Top 4 Propagation Essentials
Spring is here and outdoor planting season is less than a month away. That means it's time to get your propagation gear together.
The textbook definition of propagation is the breeding of specimens of a plant or animal by natural processes from the parent stock. In our case, this means growing plants from clones or seeds.
When you're growing from clones or seeds, you can't always just plant them straight into the ground and expect them to grow. This is especially the case with clones which are more sensitive to their environment when they are young.
While seeds tend to be more hearty and durable than clones, getting them started in the best environment possible will always yield better results in the end.
Giving your seeds and clones the best environment possible is the key to successful propagation, and there's a few essentials that we recommend to do it right.
1. Propagation Trays and Domes
Simple and to the point, propagation trays are going to be the home of your young seeds and clones. Whether its single-celled trays or an open tray, you want a supportive structure to house your plants.
Which type of tray your use will depend on the medium you have, which we'll talk about later.
Just as important as the tray that holds your plants, is the dome that covers and protects them. Not only does a dome protect your seedlings and clones from the elements, but it helps to provide a proper environment.
Seedlings and clones crave higher humidity levels than more mature plants. Through feeding the plants and covering with the dome, you can create a more humid environment. With some domes allowing you to crack open the top without removing the dome, you can also stabilize humidity levels should they get too high.
Without propagation trays and domes, your seedlings and clones are going to have a much harder time acclimating before moving outdoors.
Once you have your trays, you need to choose your medium, or lack of one! No, we don't mean just throwing some seeds in an empty tray and waiting for the to sprout.
When we talk about "mediums" or "media", we're referring to the soil, soil-based or soilless product in which you will plant your seeds or clones. This includes your typical potting soils, soil-based fertilizers, "soilless" mediums like coco fiber, rockwool, perlite or other blends that don't contain soil.
If you want to save the hassle of choosing trays and mediums all together, you can grab the General Hydroponics Rapid Rooter tray which includes an organic medium to plant into.
There's plenty of online grow forum arguments to be made about which medium will work best for seedlings or clones, but it comes down to preference in the end. However where there isn't much debate, is what you need to give your plants to grow stronger.
3. Clone/Rooting Supplement
Clones and seedlings both require special attention when they are fresh. When you're planting clones for example, they don't have any sort of root structure developed on their own to grow.
Seedlings have the benefit of developing their own root structure as they develop, but that doesn't mean your seedlings couldn't use more support either.
In the case of clones, a rooting solution like Clonex Rooting Gel is exactly what you need. It is a tenacious gel that stick to the stem of your clone, sealing the cut tissue and supplying the hormones needed to promote root cell development and vitamins to protect the delicate new root tissue.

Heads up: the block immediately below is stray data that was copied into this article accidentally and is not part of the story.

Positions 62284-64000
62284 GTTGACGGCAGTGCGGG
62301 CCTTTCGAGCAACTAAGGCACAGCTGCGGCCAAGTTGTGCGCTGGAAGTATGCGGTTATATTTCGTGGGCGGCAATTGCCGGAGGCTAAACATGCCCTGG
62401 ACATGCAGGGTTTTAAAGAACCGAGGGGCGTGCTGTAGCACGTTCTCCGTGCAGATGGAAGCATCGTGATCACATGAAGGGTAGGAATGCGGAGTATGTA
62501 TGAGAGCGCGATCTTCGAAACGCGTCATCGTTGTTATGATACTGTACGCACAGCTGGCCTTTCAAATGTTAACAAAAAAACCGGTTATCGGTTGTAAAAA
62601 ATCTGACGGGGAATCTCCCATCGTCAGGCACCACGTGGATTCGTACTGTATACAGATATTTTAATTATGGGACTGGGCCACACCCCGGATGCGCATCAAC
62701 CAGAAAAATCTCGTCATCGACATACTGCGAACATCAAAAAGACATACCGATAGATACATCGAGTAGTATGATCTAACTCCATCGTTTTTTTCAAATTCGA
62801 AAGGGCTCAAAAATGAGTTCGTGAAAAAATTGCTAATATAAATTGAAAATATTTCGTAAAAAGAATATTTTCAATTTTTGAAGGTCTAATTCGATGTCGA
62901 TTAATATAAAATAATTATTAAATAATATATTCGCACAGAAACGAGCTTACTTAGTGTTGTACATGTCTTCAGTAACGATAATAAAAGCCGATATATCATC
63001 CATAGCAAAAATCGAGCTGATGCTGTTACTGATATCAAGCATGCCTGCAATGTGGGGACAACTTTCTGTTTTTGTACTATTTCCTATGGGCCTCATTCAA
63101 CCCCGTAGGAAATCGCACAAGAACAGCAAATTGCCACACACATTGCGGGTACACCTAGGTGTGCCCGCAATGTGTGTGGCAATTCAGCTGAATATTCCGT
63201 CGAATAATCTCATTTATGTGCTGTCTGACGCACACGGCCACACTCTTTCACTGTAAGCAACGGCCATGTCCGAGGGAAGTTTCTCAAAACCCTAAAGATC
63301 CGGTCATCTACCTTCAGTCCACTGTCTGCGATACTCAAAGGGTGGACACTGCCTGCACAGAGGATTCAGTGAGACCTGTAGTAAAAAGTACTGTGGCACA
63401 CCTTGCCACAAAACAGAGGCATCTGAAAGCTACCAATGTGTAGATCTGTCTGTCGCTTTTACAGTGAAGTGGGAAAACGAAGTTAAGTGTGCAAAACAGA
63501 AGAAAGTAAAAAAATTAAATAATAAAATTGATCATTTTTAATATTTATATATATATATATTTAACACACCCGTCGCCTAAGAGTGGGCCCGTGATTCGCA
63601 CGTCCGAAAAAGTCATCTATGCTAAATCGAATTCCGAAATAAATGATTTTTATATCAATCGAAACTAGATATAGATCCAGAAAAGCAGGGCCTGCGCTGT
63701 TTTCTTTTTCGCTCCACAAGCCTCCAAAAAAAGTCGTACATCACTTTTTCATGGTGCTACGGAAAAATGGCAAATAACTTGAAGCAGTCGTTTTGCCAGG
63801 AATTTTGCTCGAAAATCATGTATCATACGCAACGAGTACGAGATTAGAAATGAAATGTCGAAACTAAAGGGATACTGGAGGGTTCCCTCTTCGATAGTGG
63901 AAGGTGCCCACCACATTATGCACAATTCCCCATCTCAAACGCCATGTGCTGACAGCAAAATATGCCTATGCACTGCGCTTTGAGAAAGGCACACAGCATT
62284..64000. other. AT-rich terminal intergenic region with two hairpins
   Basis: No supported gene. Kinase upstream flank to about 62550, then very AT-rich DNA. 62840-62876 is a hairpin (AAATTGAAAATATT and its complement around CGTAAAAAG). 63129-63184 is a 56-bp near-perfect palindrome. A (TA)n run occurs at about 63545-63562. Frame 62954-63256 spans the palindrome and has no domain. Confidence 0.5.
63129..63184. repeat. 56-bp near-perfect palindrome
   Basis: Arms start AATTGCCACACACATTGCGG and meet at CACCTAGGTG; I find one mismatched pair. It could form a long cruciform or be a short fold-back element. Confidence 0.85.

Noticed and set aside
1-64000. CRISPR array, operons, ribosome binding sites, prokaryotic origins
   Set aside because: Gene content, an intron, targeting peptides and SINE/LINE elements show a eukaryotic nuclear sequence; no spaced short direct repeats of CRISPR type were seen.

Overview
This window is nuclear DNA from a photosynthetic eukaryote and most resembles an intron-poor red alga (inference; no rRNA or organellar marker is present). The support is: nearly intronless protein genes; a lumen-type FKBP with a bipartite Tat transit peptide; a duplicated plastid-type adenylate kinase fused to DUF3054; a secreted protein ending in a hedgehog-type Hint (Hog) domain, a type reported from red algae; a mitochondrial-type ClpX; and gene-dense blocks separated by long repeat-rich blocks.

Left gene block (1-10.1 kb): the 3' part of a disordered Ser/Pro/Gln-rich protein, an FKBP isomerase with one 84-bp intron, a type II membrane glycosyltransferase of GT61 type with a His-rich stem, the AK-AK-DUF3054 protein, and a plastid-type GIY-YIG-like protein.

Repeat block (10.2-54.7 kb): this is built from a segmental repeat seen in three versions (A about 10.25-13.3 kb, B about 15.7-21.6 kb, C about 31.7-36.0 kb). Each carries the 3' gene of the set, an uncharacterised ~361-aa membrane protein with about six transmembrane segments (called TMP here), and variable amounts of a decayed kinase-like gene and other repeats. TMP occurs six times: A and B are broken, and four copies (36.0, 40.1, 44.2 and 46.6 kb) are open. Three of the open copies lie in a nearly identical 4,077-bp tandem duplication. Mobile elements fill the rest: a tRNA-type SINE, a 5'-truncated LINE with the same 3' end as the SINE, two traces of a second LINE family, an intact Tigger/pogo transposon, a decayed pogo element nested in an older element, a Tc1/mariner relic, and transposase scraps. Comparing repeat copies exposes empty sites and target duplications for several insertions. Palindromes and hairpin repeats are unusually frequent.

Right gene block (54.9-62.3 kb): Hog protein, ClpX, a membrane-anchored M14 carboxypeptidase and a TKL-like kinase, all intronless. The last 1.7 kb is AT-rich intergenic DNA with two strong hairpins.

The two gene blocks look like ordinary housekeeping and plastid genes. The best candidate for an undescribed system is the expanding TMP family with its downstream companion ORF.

You want to dip the stems of your clones into the rooting gel before planting into your tray, and you greatly increase their chances of survival.
Seeds on the other hand develop their own roots right from the beginning. They don't need the same help as clones, and when they're young you don't even need to use a rooting supplement.
However once your seedlings have developed some foliage you can use a light foliar spray to help them absorb more nutrients. You want to do the same for your clones to optimize growth.
It seems so obvious we almost forgot to include it! But throwing your clones or seedlings under your average ceiling light bulb isn't going to do the trick.
You also don't want to take the same light you use for your flowering plants and put it over your trays, it will be too hot to handle. Your seedlings and clones are so small when they're young that they can't take too much heat or light energy.
For this reason the optimal light, dependent on how many plants you're working with, is a T5 fixture. This type of light can cover a wide area with the light your plants need without getting too bright or hot. It's also not the only option.
If you want to take advantage of the latest in LED grow light technology that is taking over the industry, the Luxx Clone LED is designed to be the T5's LED replacement. The Luxx 18w Clone LED is 60% more efficient running off 18 watts, fully waterproof, and is rated for 54,000 hours.
What else do I need?
While these are the essentials for getting started in propagation, it's just the beginning of the process. Your plants will grow and you will eventually need to transplant them into larger pots, and maybe even larger pots after that to achieve their full growth.
Your lights will change, you could transplant into a new medium, plus all of the maintenance that needs to be performed on your plants regularly!
In other words, plants require a lot of attention, and different types of attention at different stages of their lives. But propagation is the is the first step, and the most essential to ensuring your plants can make it to the next stage.